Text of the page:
If you are an aspiring IT or digital marketing professional however, you may want to get a ‘proper website’. This will give you much more flexibility and power to your digital identify. A platform such as WordPress can be set up for a small monthly fee. If you Google – “WordPress hosting”, you could be set up and ready in minutes. Common website navigation headings are: home, about, cv, portfolio and contact.
Beware that maintaining a website does take time and effort and there is nothing worse than a digital identity that is years out of date. If you want to have low maintenance commitment you might want to invest in some of the strategic social media profiles dependent on your career aspirations. For example, see international business culture advice which suggests that if you are thinking of working in the UK – LinkedIn profile is a good investment of your time in Germany it is Xing and in France it is Viadeo.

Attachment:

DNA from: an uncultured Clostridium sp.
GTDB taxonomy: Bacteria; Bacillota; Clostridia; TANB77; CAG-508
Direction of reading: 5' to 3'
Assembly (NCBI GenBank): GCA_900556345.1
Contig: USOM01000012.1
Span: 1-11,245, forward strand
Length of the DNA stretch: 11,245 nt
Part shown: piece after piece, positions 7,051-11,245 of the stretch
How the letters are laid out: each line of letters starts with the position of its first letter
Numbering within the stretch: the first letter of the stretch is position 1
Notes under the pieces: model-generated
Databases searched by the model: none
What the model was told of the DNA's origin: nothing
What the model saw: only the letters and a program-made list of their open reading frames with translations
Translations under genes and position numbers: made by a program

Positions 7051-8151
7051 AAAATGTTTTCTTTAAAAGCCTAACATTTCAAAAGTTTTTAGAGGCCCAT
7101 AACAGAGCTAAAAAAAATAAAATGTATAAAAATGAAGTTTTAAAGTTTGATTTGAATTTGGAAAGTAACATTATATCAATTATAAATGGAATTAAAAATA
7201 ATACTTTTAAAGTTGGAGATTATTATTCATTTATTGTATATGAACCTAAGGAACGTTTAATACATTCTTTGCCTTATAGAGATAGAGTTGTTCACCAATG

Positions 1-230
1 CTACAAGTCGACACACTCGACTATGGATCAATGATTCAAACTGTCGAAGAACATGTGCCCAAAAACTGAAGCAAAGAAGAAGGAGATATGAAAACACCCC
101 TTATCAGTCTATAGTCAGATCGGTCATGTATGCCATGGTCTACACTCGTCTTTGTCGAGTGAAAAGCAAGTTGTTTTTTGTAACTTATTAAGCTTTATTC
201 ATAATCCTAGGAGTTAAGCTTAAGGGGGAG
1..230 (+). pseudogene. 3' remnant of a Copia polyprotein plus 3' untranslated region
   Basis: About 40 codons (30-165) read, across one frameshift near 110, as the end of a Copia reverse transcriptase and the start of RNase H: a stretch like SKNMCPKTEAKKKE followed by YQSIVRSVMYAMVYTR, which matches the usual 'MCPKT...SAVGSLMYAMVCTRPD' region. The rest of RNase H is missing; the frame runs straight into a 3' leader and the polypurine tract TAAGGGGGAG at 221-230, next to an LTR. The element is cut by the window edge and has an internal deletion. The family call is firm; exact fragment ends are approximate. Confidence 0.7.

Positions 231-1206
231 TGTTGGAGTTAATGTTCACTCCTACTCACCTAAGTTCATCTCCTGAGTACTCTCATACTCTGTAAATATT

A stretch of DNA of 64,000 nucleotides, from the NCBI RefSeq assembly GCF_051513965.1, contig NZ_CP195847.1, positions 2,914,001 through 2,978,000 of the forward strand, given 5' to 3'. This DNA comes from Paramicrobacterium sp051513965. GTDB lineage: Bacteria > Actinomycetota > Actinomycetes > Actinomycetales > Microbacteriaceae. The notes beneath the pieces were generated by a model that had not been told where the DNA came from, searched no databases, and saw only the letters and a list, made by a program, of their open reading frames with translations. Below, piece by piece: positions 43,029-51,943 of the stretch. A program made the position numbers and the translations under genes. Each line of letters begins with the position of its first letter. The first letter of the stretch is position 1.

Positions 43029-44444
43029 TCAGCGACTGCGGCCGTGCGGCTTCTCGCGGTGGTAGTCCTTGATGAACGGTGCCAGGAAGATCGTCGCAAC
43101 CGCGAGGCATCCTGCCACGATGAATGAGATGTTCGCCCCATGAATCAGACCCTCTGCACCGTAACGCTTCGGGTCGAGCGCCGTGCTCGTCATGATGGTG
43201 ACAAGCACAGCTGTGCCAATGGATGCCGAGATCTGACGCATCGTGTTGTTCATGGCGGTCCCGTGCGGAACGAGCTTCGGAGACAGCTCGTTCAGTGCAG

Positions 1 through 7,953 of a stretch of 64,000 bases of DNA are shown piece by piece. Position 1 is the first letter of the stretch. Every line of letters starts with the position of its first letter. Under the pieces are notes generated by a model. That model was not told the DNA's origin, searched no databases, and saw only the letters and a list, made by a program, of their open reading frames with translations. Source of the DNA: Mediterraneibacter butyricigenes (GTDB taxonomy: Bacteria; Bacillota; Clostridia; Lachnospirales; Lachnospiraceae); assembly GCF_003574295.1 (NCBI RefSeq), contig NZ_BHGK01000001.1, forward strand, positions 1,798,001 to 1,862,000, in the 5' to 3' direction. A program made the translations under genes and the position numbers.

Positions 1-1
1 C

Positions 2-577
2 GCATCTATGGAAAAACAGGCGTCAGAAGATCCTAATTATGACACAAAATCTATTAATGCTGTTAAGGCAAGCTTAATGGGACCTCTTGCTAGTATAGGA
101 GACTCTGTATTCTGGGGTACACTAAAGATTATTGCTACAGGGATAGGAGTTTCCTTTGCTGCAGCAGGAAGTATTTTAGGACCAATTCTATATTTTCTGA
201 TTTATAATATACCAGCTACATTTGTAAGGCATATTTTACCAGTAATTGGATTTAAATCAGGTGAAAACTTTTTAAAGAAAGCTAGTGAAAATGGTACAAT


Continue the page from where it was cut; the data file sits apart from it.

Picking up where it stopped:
This is a “no-brainer” but it is surprising just how often people forget to spell, grammar check and proof read. If accurate writing isn’t your strong point, then keep practising and draft in help from a professional or someone you know that has an eye for detail. Poor writing, low quality images and a bad design could do you more harm than good for your digital identity.
Assume that your audience will spot your mistakes and judge you negatively for your lack of care.
Don’t borrow material from other websites without the rights to do so.